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The Dead Hand: The Untold Story of the Cold War Arms Race and Its Dangerous Legacy Paperback – August 3, 2010
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“Authoritative and chilling. . . . A readable, many-tentacled account of the decades-long military standoff between the United States and the Soviet Union. . . . The Dead Hand is deadly serious, but this story can verge on pitch-black comedy—Dr. Strangelove as updated by the Coen Brothers.”
—The New York Times
“Revealing, alarming and compelling throughout. . . . This richly reported account vividly chronicles the insanity of the arms race. . . . Taut, crisply written. . . . The Dead Hand puts human faces on the bureaucracy of mutual assured destruction, even as it underscores the institutional inertia that drove this monster forward. . . . A fine book indeed.”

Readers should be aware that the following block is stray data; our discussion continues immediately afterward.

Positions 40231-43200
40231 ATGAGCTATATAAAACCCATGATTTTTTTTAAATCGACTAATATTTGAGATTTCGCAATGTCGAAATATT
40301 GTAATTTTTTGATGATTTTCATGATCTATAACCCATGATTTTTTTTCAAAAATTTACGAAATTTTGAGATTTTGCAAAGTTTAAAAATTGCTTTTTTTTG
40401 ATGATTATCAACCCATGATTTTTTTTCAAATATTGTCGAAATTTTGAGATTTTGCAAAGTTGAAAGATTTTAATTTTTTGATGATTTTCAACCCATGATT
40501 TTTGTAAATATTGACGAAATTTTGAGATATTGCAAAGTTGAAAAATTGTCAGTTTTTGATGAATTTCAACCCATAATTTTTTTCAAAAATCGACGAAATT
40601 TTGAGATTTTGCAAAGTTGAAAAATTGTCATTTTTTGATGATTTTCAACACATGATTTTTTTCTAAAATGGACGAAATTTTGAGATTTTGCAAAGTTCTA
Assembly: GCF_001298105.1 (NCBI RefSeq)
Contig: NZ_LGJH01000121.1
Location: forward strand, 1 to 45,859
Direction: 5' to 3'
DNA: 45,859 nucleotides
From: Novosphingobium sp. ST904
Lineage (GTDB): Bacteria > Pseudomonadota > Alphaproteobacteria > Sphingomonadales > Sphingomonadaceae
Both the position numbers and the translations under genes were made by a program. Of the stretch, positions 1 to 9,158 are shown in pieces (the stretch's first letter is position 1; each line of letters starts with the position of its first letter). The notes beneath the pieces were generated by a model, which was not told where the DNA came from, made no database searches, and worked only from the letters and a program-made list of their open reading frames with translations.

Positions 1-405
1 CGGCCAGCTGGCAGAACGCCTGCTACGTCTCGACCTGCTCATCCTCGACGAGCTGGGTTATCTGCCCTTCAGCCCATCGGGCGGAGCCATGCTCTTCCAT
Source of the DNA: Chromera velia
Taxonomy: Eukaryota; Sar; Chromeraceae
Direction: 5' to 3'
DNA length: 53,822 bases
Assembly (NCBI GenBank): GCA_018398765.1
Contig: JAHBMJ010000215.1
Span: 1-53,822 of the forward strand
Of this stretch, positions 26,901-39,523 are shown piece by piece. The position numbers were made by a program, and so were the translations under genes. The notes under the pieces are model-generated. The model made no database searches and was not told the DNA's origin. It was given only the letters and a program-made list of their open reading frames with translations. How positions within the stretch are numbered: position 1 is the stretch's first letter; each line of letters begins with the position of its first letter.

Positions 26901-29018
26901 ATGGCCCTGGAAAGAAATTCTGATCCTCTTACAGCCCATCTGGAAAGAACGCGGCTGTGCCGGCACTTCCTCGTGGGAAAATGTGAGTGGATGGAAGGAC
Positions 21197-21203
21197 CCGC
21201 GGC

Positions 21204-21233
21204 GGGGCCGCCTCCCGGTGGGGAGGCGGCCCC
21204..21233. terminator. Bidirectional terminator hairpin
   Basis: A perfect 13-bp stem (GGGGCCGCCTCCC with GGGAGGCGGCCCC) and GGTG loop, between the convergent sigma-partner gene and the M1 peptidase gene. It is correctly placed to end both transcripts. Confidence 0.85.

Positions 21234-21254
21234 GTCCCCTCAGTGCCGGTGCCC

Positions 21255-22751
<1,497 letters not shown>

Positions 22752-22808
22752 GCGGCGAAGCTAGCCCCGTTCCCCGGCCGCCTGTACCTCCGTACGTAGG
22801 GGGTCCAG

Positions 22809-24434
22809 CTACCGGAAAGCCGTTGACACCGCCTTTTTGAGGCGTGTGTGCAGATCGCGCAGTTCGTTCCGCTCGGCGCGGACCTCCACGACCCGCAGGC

—T. J. Stiles, Minneapolis Star Tribune
“Gripping. . . . Hoffman reinforces his scary thesis with breathtakingly detailed research.”
—St. Louis Post-Dispatch
“Unsettling. . . . The Dead Hand argues convincingly that America’s victory in the Cold War wasn’t nearly as triumphant as the most self-congratulatory among us have tended to believe.”
—The Washington Post
“A stunning feat of research and narrative. Terrifying.”
—John le Carré
“The Dead Hand is a brilliant work of history, a richly detailed, gripping tale that take us inside the Cold War arms race as no other book has. Drawing upon extensive interviews and secret documents, David Hoffman reveals never-before-reported aspects of the Soviet biological and nuclear programs. It’s a story so riveting and scary that you feel like you are reading a fictional thriller.”
—Rajiv Chandrasekaran, author of Imperial Life in the Emerald City: Inside Iraq’s Green Zone
“In The Dead Hand, David Hoffman has uncovered some of the Cold War’s most persistent and consequential secrets—plans and systems designed to wage war with weapons of mass destruction, and even to place the prospective end of civilization on a kind of automatic pilot. The book’s revelations are shocking; its narrative is intelligent and gripping. This is a tour de force of investigative history.”